An aluminum or carbon front fender blade would be nice and holes in the hubs and brake plates and shoes help. We run Al rear sets and drilled axles and drilled or Al wheel bearing spacers etc. The reason behind those is that winters up here are long and drill bits are cheap. You can also drill or grind a fair amount out of the brake cams and drill them down the shaft.

    Al side cover screws look tacky but weight adds up. Ti is a great way to lose weight - especially from a wallet.

    Baseline jetting for SL carbs? You jest of course..... Tell me what's in them and I can take an educated guess - OK so that's an exaggeration, but I can try to sound intelligent as a I pull numbers out of the air. What I'll actually do is to look at what we use in the 26's and in 22's on other bikes and see if there's enough of a pattern to suggest something.

    I'll need a list of all the jets and dimensions including the needle taper or measure it the way Mikuni do and I can see what that looks like. We had to tweak the needle shape on the 26's and used taller needle jets to shape the fuel slope. I also spent a small (very small) fortune trying different air jets which were specially machined for us.

    Getting the main jet and main air jet right is not so hard on the dyno, but midrange takes a little more on-road time with a notepad and marks on the throttle housing. The notepad is the most important tool you have available. Use it wisely....

  9. #8
    Senior Member jaguar's Avatar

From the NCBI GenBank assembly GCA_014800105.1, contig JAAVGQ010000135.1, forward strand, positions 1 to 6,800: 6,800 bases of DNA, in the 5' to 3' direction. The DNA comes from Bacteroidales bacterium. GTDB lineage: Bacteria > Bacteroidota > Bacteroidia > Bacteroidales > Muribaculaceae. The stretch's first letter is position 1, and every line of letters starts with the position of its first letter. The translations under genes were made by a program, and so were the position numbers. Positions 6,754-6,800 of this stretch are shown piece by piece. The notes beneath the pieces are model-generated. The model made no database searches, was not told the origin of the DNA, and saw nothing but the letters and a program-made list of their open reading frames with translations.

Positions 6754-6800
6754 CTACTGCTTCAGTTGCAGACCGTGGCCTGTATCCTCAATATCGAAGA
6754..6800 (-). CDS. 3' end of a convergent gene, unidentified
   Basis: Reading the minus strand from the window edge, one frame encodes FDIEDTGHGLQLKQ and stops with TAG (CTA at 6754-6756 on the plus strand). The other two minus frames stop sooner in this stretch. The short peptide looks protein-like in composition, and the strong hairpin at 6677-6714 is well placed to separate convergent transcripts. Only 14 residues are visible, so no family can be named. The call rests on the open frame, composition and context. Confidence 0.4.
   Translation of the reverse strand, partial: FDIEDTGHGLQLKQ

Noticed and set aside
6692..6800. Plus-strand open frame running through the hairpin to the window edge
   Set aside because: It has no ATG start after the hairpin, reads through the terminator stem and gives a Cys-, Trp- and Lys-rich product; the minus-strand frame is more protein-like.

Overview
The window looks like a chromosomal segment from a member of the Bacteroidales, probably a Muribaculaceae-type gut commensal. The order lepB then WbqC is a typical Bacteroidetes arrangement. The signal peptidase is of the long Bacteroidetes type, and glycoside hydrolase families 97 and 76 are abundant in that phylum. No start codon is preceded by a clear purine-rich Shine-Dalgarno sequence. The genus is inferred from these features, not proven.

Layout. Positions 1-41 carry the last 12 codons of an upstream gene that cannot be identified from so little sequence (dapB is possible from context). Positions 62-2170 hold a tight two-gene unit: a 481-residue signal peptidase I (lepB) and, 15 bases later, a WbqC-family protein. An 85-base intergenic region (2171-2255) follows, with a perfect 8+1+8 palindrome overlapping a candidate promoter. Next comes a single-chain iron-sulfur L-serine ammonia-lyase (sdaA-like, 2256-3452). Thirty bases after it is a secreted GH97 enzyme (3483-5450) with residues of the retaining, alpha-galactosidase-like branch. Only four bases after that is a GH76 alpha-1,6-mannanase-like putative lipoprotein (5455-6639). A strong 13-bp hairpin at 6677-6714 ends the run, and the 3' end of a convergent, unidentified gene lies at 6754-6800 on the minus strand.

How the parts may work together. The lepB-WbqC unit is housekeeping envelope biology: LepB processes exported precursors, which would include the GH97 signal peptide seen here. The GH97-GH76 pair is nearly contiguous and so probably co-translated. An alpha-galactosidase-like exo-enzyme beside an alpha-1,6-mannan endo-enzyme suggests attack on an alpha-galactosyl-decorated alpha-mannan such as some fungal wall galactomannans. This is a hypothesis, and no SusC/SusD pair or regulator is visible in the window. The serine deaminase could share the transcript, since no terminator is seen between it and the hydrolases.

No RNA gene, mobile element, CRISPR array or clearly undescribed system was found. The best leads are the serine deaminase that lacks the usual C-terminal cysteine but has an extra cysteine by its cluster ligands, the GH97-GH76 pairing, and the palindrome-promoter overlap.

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    So you don't think the SL carbs are to large for a 1mm overbored motor?
    Don't really want to run into the issues that the 350 guys are when they fit 32mms

    Yeah those labor things are part of what im talking about. im going to be there and yeah it all ads up
    the removal of that clutch gear i read takes off like 2lb.
    figured a home done blueprint wound make things smoother and nicer
    I am Derby\'s Bitch


    Some times things come around that are so singularly inept it gives you a whole new appreciation for the ept

  10. #9
    Senior Member jaguar's Avatar
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    do you have any pics of the internal gear drilling that you are talking about?
    I am Derby\'s Bitch


    Some times things come around that are so singularly inept it gives you a whole new appreciation for the ept

  11. #10
    Senior Member Teazer's Avatar
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    quote:Originally posted by jaguar

    So you don't think the SL carbs are to large for a 1mm overbored motor?
    Don't really want to run into the issues that the 350 guys are when they fit 32mms
    If you have a set of SL carbs, let's talk about what's in them and what they are like and take it from there. Stock work fine too.

    If it were mine, I'd have a good look at both sets and I'd look at your ports and work out the port shapes that would work best and I think I'd end up with the SL24s. The modification back in the day was to fit CB72 22mm carbs because they were available, and that was on CB160s.

    In fact I think I still have a set of manifolds to fit 22 on a sloper 160 motor here somewhere but they are no use for a V175.

    What it comes down to is how will you use the bike - putting around town or screwing it's skinny little neck? If you want really good low rev riding, go stock. If you like to get the revs up, go SL. It's a case of horses for courses.